Inbreeding is a phenomenon in which two genetically close animals are bred together. Usually, dog breeders use this technique to maintain pure bloodlines in certain special breeds, and to produce exceptional breeds of the dogs.
To some extent, pairing specimens with their excellent traits can improve a dog’s breed. But if this single-line breeding continues for generations, it can limit the available gene pool and foster a generation of dogs with health problems.
Although it is impossible to predict the precise impact that mating has on a specific dog, all we know is that it increases the chances of a dog becoming unhealthy and weak.
Inbreeding in Dogs May Cause These Problems
1. Physical Problems
Dogs that inbred are more likely to suffer from minor infections and flu to various other serious problems. They often have a lower immune system than the dogs that are genetically diverse. And due to their lower immune system, they are less able to fight off with viruses and infections.
Purebred dogs are also seen with heart diseases, bone and joint disorders, blood clotting, a digestive disorder that causes diarrhea and vomiting, skin problems, and neurological disorder. Some are born with exotropia- a vision problem, in which the dog is unable to focus their eyes on anything.
Inbreds that are inclined to physical problems:
Breeds like: Dachshunds, Mastiffs, Newfoundlands, Lanrador Retrievers, Golden Retrivers, and much more.
2. Genetic Defects
Do you think your inbred dog will look and act the way you want? It might not. A purebred dog will grow up in another way and might look different than what you think and expect. They have different working behaviors. And can sometimes become the most adamant pet to deal with. Some of the behavioral traits in inbred dogs are:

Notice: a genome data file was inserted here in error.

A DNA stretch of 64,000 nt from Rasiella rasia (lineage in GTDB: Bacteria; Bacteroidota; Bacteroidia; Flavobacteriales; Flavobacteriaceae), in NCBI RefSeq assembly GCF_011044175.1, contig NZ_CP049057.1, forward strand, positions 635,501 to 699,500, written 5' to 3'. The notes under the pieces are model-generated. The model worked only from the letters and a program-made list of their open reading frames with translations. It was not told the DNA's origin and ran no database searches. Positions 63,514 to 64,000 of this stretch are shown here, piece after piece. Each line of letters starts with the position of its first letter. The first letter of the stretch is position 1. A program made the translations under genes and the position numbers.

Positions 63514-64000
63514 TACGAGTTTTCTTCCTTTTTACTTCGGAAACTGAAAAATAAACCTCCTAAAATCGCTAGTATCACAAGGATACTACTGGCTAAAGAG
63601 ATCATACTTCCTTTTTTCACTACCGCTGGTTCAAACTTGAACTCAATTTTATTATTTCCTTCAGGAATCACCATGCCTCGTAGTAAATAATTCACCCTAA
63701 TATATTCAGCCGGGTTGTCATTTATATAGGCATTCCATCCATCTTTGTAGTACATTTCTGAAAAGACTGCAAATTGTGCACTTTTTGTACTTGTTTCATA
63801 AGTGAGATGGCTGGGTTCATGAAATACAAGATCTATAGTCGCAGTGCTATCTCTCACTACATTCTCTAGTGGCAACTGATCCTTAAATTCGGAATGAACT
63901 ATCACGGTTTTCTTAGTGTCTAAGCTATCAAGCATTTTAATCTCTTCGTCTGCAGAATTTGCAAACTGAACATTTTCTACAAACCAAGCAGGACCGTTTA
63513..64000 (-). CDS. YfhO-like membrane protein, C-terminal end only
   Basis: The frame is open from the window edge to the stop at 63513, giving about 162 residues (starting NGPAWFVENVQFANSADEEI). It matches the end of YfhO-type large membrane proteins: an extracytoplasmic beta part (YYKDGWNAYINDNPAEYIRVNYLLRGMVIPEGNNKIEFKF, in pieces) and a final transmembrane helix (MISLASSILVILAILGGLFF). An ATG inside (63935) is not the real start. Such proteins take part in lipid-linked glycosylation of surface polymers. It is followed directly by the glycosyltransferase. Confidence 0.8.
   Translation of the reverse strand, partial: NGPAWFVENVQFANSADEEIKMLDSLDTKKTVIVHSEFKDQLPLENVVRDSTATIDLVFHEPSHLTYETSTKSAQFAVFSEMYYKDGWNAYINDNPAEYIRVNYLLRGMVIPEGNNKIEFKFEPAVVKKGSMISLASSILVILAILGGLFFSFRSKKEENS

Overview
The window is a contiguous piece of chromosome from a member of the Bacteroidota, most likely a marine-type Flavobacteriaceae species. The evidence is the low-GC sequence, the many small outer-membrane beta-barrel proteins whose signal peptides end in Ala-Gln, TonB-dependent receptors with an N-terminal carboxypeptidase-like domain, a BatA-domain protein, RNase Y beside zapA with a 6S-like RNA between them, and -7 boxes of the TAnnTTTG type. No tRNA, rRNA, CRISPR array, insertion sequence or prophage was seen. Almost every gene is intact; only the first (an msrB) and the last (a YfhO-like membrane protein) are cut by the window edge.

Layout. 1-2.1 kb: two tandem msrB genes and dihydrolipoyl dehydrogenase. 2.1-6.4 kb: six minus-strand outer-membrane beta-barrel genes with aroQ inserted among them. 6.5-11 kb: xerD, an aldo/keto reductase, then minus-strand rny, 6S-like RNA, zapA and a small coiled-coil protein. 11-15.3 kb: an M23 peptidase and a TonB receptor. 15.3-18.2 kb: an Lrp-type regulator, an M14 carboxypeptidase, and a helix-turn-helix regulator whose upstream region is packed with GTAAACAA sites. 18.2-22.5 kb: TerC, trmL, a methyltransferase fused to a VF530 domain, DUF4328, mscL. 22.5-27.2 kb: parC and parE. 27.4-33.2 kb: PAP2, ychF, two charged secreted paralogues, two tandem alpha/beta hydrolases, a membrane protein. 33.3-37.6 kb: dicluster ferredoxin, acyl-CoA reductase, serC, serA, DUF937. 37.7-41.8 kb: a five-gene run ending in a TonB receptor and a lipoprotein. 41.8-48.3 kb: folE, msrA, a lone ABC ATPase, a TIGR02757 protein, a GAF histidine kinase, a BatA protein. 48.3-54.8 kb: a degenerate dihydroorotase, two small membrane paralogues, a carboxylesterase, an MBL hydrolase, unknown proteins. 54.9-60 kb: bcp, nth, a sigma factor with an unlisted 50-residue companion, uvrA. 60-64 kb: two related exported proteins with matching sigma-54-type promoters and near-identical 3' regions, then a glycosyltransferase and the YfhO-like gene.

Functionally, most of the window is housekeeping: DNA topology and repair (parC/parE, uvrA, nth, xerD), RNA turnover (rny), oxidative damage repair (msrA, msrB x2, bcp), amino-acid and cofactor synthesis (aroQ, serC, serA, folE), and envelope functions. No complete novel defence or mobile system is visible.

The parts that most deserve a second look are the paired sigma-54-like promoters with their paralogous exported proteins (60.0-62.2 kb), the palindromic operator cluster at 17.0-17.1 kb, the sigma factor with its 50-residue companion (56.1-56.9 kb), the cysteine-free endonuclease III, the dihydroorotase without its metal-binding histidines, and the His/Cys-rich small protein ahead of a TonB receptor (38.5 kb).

- High energy level
- They have independent thinking and do what they want instead of what you want
- Sometimes they chase, nip or grab things that are moving (like other animals, cars, cats or any other moving object)
- They do have a trait of digging holes
- They are more aggressive and suspicious towards strangers
- Barking and even howling of things they are skeptical about
Many inbred dogs are inclined to injurious mutations and conditions. While on the other hand, many purebred dogs have fatal diseases like: hip dysplasia in German Shepherds, Addison’s in Portuguese water dogs, Cavalier King Charles spaniels, cardiac problems in boxers, and many others.
Most common breeds that feature genetic defects:
Breeds like German Shepherds, Rottweiler, Great Danes, Saint Bernard’s, American Staffordshire Terriers, and Otterhounds are more prone than the smaller breed dogs.
3. Personality Disorders
Research has shown that the dog that gets along with other dogs and is domesticated to live with humans is a good dog. But purebred dogs are temperamental and behave differently. They are aggressive and easily get irritated when being bothered. The characteristic of temperament of a dog depends on the genes it has, while other show this because of inbreeding. Inbred dogs usually are: